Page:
3.5 Outcomes

The seven studies in our meta-analysis reported five types of outcomes, which included psychological symptoms (perceived stress [31, 33, 34 ], anxiety [33, 37], depression [33, 34, 37], mindfulness [34], positive-negative affect [34]), biochemical indicators (i.e. CD4+ count [32, 35, 37]), quality of life [37], clinical outcomes [35], and behavioral outcomes [37]. Additionally, the safety of MBT intervention was also assessed. 3.5.1 Psychological outcomes

Four trials (with 216 participants receiving MBSR training in three trials [31, 33, 34] and 39 participants receiving MBCT in one trial [37]) used the perceived stress scale (PSS-10) to examine the effects of MBT on psychological stress ( Figs 3 and 4). Our meta-analysis analysis revealed a significant difference between an MBT group and a control group concerning their levels of stress starting at 6 months (SMD = -0.85, 95% CI: -1.61 to -0.08, p = 0.03). Moreover, a subgroup analysis across different types of intervention also indicated that MBSR training could reduce patient stress after 6 months of practice (SMD = -0.41, 95% CI: -0.71 to -0.11, p = 0.007). Additionally, MBCT produced significant effects on stress in both the short- (SMD = -1.18, 95% CI: -1.86 to -0.49, p = 0.0008) and long-term (SMD = -2.00, 95% CI: -2.84 to -1.17, p = 0.000) time frames.

Our meta-analysis of three RCTs (two using MBSR training [33-34] and one using MBCT [37]) showed that MBT significantly improved symptoms of depression in both the short-term and long-term (SMD = -0.35, 95% CI: -0.68 to -0.01, p = 0.04; SMD = -0.47, 95% CI: -0.86 to -0.08, =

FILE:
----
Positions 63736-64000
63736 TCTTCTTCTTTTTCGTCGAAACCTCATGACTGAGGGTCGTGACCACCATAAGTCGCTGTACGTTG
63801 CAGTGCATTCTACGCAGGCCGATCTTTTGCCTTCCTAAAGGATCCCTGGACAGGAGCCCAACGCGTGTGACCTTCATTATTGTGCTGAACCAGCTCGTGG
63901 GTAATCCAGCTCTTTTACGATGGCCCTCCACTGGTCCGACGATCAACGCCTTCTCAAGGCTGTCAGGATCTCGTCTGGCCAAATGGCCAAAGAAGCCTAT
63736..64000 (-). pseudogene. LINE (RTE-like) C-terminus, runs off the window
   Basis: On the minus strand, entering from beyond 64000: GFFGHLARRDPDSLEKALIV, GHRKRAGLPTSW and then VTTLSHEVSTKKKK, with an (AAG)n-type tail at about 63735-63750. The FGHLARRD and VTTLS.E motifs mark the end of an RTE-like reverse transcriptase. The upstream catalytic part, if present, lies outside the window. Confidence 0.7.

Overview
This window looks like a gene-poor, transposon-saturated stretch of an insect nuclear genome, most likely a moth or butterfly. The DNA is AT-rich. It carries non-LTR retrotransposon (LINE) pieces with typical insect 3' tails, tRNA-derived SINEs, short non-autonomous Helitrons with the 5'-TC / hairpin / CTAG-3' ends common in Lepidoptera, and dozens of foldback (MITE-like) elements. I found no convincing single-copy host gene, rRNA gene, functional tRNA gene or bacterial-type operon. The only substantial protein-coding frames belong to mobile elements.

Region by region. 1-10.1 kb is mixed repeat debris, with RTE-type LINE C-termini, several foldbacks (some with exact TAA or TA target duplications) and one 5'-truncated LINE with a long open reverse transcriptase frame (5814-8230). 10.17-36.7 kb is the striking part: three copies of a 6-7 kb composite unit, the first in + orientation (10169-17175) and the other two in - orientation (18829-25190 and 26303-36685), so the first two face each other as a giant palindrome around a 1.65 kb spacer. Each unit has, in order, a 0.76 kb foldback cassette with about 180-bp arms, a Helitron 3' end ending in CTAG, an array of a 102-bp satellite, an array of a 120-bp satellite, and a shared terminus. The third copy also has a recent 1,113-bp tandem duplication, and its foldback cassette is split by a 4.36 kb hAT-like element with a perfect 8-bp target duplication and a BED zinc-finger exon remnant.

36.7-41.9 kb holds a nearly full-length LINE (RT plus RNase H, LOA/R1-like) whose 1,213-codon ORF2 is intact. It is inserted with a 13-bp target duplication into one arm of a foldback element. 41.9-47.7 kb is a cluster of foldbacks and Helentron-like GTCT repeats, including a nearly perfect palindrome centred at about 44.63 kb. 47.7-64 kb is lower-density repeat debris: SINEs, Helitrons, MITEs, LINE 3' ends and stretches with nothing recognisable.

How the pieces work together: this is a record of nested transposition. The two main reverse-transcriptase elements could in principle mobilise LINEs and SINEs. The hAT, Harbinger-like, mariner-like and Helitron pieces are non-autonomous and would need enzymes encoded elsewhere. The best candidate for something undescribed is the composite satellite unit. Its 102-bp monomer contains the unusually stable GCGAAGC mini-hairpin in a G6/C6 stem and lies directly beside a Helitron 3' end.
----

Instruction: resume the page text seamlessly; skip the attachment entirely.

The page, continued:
0.02, respectively). Furthermore, a subgroup analysis across interventions showed that MBSR training produced a statistically significant long-term effect (SMD = -0.31, 95% CI: -0.61 to -0.01, p = 0.04). The study conducted by Gonzalez-Garcia showed that MBCT had a positive effect on depression in both the short-term and long-term (SMD = -0.83, 95% CI: -1.49 to -0.17, p = 0.01; SMD = -1.02, 95% CI: -1.74 to -0.30, p = 0.005, respectively; Figs 5 and 6). Two trials measured the effects of MBT on patient anxiety using the Hospital Anxiety and Depression Scale (HADS) [33] and the Beck Anxiety Inventory (BAI) [37], respectively. The results showed that MBCT may have had a slight long-term (6 months) effect on anxiety (SMD = -0.74, 95% CI: -1.43 to -0.04). Previously, both Duncan LG et al. [34] and Gayner B et al. [33] used the Positive and Negative Affect Schedule (PANAS) to analyze the positive and negative effects of MBSR training. Our meta-analysis revealed that MBSR had positive effects on people living with HIV after 6 months of training (SMD = 0.42, 95% CI: 0.08 to 0.76, p = 0.01). Additionally, Duncan LG et al. [34] and Gayner B et al.[33] used the Five Factor Mindfulness Questionnaire (FFMQ) and The Mindfulness Measure (TMS), respectively, to measure changes in mindfulness. Duncan LG, et al. [34] reported on four factors examined by the FFMQ, and Gayner B et al. reported that participants in a MBSR group experienced significantly increased levels of mindfulness after 8-weeks of training (SMD = 1.16, 95% CI: 0.75 to 1.57,p = 0.00) and also during a 6-month follow-up period (SMD = 0.75, 95% CI: 0.35 to 1.15, p = 0.00). 3.5.2 Biochemical outcomes

Three trials reported CD4+ cell counts for their participants. Two of the trials used an active control design [32, 35] and one used an inactive control design [37]. The pooled results of these two trials can be seen in the Figs 7 and 8. There was no significant difference between the CD4+ counts of patients who received MBT and control subjects at either an 8-week or 6-month time period. A subgroup analysis revealed an increase in CD4+ cell counts only in the study conducted by Gonzalez Garcia et al. [37], and that increase occurred at 6 months (SMD = 0.76, 95% CI: 0.07 to 1.46, p = 0.03).